Within oregonensis and platensis, multidimensional scaling of the matrix of genetic distances produces an array that roughly corresponds to a geographic map of the populations, with eastern (e.g., 8-13) and western (e.g., 3) populations of oregonensis (as well as 2, picta), and northern (e.g., 14-26) and southern (e.g., 28-33) populations of platensis, lying at opposite poles. Populations of the two subspecies lie along different planes. A gap exists between the two taxa and where the northern (e.g., 14-26) populations TABULAR DATA OMITTED of platensis and the eastern (e.g., 8-13) populations of oregonensis meet near Lassen Peak, the two planes diverge. Some populations of the two taxa are closer in multidimensional space to each other than they are to geographically remote members of their own group. The multidimensional scaling shows that a cluster of populations (15-26) in the northern Sierra Nevada is nearly undifferentiated. At both the northern (population 14) and southern (population 27) ends of this region of relative uniformity are instances of much genetic change across short geographic distances.

Isolation by Distance. --To test the hypothesis that isolation by distance is taking place in Ensatina, the data for 23 populations (from populations 1-33) were analyzed using a program developed by Slatkin (1993) to determine if they fit his model of isolation by distance. Pairwise comparisons of [Mathematical Expression Omitted], a measure of gene flow (Nm), were calculated. Values of M can range from 0 to infinity, but values greater than 1 indicate high levels of gene flow, more than one migrant per generation. In the northern part of the range (picta and oregonensis), all values between nearest neighbors exceed 1, with the exception of a single comparison, Buckhorn Summit (population 8) to Hazel Creek (population 9), which is a little less than 1. The geographic distance between these populations is the greatest nearest-neighbor distance among the populations sampled for this analysis. In the northern Sierra Nevada, all values between Yankee Jim (population 19) and Tuolumne (population 25) are greater than 1, indicating that this group of populations has experienced recent gene flow. From Yankee Jim to Kern River (population 33) all neighboring populations have values of M exceeding 1 except for an area in the middle of the range on either side of Wagner Ridge (population 27), where nearest-neighbor values are 0.62 and 0.65. From Wagner Ridge to the south, the only values of M that exceed 1 are among nearest neighbors, with two exceptions (in both instances, second nearest neighbors). At the southern end of the Sierra Nevada two nearest-neighbor values are a little less than 1 (0.88 and 0.92). These results support our interpretation of isolation by distance within each of the subspecies.

The plot of geographic versus genetic distances for our northern samples (1-13) shows a pattern of increasing genetic distance as geographic distance increases. The outlying populations above the diagonal involve comparisons with the westernmost populations, and those below the diagonal involve comparisons with the easternmost populations. This is the pattern predicted if dispersal has taken place from the west to the east (D. Good in prep.; see below). The plot of geographic versus genetic distances for southern samples of platensis, for croceater, and for klauberi shows a pattern of increasing genetic distance as a function of geographic distance for the combined platensis-croceater sample, and for klauberi. For the comparison of klauberi with platensis-croceater, there is a relatively wide scatter. However, a regression through all of the points extends through the origin as do regressions through the within-group comparisons. The regression for the between-group comparisons alone is much flatter with an intercept high on the ordinate.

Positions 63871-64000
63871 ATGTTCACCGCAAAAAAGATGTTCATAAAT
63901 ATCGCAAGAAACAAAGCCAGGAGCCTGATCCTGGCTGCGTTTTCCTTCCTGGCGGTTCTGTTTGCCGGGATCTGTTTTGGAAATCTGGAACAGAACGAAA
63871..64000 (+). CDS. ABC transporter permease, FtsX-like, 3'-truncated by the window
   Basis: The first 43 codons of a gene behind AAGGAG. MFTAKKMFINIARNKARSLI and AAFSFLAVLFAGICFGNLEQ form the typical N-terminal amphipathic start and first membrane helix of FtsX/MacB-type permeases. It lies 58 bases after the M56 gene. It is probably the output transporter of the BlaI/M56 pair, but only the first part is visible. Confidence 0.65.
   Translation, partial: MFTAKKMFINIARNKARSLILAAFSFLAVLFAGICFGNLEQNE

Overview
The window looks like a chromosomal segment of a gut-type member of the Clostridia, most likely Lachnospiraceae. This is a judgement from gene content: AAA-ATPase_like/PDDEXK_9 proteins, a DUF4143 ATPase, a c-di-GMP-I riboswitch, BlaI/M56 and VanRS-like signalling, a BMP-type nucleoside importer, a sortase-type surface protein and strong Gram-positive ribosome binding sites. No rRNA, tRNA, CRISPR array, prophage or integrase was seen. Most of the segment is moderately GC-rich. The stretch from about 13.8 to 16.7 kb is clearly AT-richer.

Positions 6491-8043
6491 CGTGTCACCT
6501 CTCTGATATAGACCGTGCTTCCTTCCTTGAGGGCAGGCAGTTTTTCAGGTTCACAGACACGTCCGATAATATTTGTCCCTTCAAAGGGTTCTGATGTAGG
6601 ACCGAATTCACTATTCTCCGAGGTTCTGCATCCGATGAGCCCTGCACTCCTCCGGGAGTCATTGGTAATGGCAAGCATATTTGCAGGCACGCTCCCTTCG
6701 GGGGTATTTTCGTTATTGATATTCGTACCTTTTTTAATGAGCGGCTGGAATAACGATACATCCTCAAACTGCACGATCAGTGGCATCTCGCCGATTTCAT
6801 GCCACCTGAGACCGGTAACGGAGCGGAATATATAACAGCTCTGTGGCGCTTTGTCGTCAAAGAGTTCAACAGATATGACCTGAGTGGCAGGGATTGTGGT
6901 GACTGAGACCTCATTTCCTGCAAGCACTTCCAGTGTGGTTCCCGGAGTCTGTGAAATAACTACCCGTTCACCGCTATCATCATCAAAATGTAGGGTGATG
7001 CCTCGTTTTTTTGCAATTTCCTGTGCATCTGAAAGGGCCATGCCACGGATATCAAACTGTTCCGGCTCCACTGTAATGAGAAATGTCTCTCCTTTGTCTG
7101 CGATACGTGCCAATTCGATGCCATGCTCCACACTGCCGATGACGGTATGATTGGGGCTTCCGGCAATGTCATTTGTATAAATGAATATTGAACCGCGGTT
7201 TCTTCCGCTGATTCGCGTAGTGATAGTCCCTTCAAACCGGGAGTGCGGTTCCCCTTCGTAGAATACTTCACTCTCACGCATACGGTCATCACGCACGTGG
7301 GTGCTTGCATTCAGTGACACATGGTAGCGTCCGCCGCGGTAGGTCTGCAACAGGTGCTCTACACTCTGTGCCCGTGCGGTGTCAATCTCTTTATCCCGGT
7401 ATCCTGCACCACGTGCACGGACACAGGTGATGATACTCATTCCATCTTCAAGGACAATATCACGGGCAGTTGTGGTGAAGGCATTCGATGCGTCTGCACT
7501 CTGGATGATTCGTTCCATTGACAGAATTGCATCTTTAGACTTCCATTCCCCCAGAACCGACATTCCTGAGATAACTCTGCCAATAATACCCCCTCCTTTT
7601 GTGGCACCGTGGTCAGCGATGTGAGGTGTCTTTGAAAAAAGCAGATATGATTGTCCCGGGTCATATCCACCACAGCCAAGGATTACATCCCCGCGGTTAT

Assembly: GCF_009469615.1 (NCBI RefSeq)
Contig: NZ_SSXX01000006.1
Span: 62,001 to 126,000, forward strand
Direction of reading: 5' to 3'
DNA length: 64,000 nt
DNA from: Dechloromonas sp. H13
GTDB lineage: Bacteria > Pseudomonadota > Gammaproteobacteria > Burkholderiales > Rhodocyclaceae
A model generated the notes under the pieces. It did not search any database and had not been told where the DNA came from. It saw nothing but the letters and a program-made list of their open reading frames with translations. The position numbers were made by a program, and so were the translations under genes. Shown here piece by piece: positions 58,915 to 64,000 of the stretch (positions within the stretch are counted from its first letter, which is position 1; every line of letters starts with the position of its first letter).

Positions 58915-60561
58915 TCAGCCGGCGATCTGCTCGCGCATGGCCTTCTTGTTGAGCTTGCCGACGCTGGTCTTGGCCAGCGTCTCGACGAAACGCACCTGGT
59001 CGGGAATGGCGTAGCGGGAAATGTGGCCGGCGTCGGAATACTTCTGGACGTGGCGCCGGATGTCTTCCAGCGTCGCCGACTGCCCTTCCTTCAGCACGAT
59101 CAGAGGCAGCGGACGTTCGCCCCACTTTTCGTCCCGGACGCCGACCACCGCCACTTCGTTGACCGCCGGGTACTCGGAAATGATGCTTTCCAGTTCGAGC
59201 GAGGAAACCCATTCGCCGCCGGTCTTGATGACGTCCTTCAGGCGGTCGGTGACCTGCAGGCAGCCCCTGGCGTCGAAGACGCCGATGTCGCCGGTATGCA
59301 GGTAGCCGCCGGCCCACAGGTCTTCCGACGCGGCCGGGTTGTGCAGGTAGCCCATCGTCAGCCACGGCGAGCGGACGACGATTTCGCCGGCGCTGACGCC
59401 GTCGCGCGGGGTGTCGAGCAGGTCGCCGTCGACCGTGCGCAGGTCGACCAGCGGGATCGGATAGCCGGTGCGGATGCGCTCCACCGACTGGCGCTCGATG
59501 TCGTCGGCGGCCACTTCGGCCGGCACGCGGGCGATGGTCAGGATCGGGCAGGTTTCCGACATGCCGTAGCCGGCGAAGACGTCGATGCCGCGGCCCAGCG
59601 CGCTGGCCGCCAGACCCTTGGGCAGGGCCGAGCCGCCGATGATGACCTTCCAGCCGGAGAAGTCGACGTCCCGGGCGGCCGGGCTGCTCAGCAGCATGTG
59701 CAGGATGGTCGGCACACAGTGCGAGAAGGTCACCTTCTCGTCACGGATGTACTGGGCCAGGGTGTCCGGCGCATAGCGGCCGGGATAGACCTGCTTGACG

Effects of Extinction on Patterns of Population Relationships.-- We conducted an "extinction experiment" to test the effects of the disappearance of a group of contiguous populations on our phylogenetic analysis. The intent of this experiment is to determine the impact of a recent extinction, such as may have occurred in "Bob's Gap." If isolation by distance is occurring, elimination of some populations (the number depends on the scale of isolation by distance and the distribution of the populations) should produce diagnosable units of the sort that would be worthy of taxonomic recognition. We measured the straight-line geographic distance between populations 39 and 40 (on both sides of "Bob's Gap") and then centered an equivalent distance on central Sierran population 27. The experiment consisted of eliminating populations 22 through 30 and repeating the phylogenetic analysis. The "extinction" creates two distinct groups separated by many steps. From 11-13 steps (depending on the tree) exist between the remaining northern platensis and a cluster including the remaining southern platensis + croceater + klauberi; this approximates the number of steps (10-12) separating klauberi from the other populations in both the original and the experimental treatments.